Fatima Bhutto’s newly translated novel Runaways is a sublimely written work. Narrated via a series of character sketches moving through time, the episodes describe the book’s plot and personalities, all the while moving towards what seems an all too familiar and unavoidable end. Simultaneously occurring in Britain, Pakistan and Iraq, Bhutto narrates the lives of four young people maneuvering between two cultures at a time when both are in political and cultural stress. The young protagonists find themselves caught between an imperial modernity of material wealth, egoism, and cynicism and an older tradition of religious observance. Both involve an acceptance of hierarchies established during colonialism that are barely modified to reflect the post-colonial period. This novel clearly portrays the conflicts this polarity creates; the unfortunate resolution of this conflict in the final pages is hopeless and without redemption.
The entrenched situation the primary characters find themselves in are both unique to their families’ particular Muslim observances and as universal as the struggle between generations. There are times when that generational struggle is fought primarily inside families. In other words, there is never a question among those participating that the younger generation will accept the parents’ world for their own. There are other times when that struggle is part and parcel of a greater dynamic; a dynamic that affects the entire world. It is when this happens that the world changes, that revolutions and counterrevolutions occur. The period we call the Sixties was one such period for much of the world. This time is arguably such a period in the Muslim world. There is a struggle that involves cultural identity, anti-imperialism, and individual freedom. In Bhutto’s Runaways, that struggle is reflected in each character’s internal search for a meaning to their life—something more than the next iPhone or the next sexual encounter. In fact, something which provides a lifelong meaning in a seemingly meaningless existence. Something that helps make sense of the world.
As the 1960s turned into the 1970s, many young people looking for more than what they had found began studying the works of Marx, Lenin, and Mao. Their lessons helped the world become clear. The path to a better world became clear, even if it meant that some people had to die. There were those who understood the texts they were reading were from a certain time and that the ideas and methods presented wee dialectical, not static. However, there were many more who missed that part of the conversation, attempting to apply nineteenth-century restrictions to twentieth-century change, becoming dogmatic and intolerant in the process. Consequently, instead of the movement to make the world a better place becoming more popular, it shrank until only a few hardcore believers remained. For the rest, life had to go on. Some gave up their ideals, some kept them and expanded on them. It seems safe to say that all became more cynical about the possibility for a better world. Perhaps it was the most cynical of all who turned to terrorism or became the political opposite of what they were, becoming ultra-right fanatics hell-bent on destroying the politics of their past.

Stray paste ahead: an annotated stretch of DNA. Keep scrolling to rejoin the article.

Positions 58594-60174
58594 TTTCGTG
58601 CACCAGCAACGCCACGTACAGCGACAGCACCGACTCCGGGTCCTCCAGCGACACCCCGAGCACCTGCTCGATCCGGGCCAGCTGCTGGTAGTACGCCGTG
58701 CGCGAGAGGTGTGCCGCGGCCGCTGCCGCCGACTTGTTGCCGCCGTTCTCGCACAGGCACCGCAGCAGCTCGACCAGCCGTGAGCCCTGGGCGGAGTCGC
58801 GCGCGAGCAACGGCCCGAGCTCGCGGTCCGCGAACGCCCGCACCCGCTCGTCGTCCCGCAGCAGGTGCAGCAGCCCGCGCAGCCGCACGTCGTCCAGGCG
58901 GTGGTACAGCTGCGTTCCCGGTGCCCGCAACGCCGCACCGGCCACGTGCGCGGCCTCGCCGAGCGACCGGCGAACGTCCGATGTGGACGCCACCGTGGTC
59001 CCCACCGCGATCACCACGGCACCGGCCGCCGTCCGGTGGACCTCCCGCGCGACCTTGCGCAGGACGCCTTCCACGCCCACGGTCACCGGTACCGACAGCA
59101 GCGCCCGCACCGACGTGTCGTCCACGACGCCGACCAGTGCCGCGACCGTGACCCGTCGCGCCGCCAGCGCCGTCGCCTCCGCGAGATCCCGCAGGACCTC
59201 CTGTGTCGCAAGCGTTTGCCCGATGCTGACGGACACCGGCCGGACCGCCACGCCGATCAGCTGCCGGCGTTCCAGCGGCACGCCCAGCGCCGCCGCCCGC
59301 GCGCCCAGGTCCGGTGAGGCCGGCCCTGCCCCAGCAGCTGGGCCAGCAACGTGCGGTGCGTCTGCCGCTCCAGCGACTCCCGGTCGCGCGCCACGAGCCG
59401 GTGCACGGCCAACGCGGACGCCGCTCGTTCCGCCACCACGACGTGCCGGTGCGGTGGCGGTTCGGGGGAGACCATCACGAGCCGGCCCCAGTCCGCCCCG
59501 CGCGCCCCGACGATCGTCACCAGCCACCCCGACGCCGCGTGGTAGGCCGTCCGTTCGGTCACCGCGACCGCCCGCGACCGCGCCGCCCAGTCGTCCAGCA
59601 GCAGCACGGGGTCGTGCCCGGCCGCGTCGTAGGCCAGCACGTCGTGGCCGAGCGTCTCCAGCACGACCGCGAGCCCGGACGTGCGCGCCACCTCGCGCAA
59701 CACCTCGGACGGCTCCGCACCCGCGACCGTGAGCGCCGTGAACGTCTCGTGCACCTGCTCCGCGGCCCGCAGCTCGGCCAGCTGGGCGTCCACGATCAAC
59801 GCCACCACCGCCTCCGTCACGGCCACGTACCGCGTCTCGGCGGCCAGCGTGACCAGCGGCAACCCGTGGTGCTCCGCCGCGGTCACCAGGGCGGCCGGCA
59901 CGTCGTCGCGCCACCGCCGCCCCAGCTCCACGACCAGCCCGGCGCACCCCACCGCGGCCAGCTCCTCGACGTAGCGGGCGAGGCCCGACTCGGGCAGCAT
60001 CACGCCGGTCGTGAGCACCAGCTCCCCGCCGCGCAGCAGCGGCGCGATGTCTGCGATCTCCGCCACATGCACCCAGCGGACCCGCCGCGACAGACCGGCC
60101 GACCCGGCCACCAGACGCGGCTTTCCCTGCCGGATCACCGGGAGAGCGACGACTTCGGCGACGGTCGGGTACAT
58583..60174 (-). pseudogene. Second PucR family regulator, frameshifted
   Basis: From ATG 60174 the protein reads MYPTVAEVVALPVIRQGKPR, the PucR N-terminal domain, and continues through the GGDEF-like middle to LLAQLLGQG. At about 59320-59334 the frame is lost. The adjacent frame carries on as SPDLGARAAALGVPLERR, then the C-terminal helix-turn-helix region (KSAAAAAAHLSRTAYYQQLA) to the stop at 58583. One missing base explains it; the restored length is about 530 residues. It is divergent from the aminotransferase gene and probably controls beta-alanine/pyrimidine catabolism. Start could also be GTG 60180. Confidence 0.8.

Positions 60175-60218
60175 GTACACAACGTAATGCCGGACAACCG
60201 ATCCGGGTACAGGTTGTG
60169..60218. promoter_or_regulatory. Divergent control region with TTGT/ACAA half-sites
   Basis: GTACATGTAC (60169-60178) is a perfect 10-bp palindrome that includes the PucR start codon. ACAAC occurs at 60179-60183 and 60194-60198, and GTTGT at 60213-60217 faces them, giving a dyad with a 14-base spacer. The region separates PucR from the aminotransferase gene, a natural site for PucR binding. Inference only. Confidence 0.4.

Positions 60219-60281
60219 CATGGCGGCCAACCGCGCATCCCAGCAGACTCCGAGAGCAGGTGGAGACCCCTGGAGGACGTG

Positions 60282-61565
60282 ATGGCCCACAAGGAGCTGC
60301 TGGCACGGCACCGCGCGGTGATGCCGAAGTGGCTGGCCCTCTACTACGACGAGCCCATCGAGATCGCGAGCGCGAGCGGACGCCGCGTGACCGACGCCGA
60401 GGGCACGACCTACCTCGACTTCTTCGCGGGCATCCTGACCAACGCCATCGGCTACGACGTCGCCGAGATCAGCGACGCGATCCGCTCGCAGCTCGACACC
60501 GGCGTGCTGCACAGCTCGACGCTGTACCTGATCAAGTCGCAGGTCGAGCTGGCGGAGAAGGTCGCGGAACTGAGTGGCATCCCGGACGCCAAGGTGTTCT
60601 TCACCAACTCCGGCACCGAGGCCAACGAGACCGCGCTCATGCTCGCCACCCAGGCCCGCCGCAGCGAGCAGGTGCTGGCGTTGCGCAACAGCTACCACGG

We live in a world that came from that retreat. The right-wing is in power across the globe. The medievalism of religious fundamentalists infiltrates the politics and governments in countries from east to west and north to south. The certitude founded in their faiths provides like-minded and opportunistic politicians with an excuse to repress any who believe differently. The rationalism of socialism has been replaced with a logic based on the premises of religions whose purpose is the enslavement of humanity more than its liberation. Because of the Left’s historical failure, young people seeking a better world all too often find themselves in a situation that is, too say the least, not exactly what they were looking for. The search for truth can too easily become a fatalistic march towards death marketed as a path toward eternal happiness in the name of a god.
This is where Bhutto’s young protagonists find themselves. The young man Sunny is searching for an alternative to his father’s mimicry of the British upper-middle class and its aspirations; another named Monty is looking for meaning in a hollow life among the well-to-do in Karachi. Another is a young woman named Anita Rose who grew up in the shadow of her mother’s servitude to another wealthy Karachi family. Her brother slowly becomes some kind of gangster so he can help his family do better. She befriends an older man who lives next door and is a communist. Then there is Layla, whose roots are mysteriously difficult to ascertain. All the reader knows is that she is poor and from the working-class ghetto of Karachi. Ultimately, they all end up in Iraq as part of a militia affiliated with ISIS in some way. The ending is not what anyone expects it to be.
The Runaways is a finely wrought novel. Bhutto’s characters are exasperating, identifiable, and sympathetic. Her story is both thought-provoking and humane. Some may see it as a warning about radicalism in general. This reviewer sees it differently—as a warning about the failures of ideologies that demand an adherent to dismiss sections of the human race as unworthy of existence. Unfortunately, history tells us it is those ideologies that have most often ruled the world. Most of us do not consider those ideologies or those who rule behind them to be radical. Indeed, their overall nature is conservative, if not downright reactionary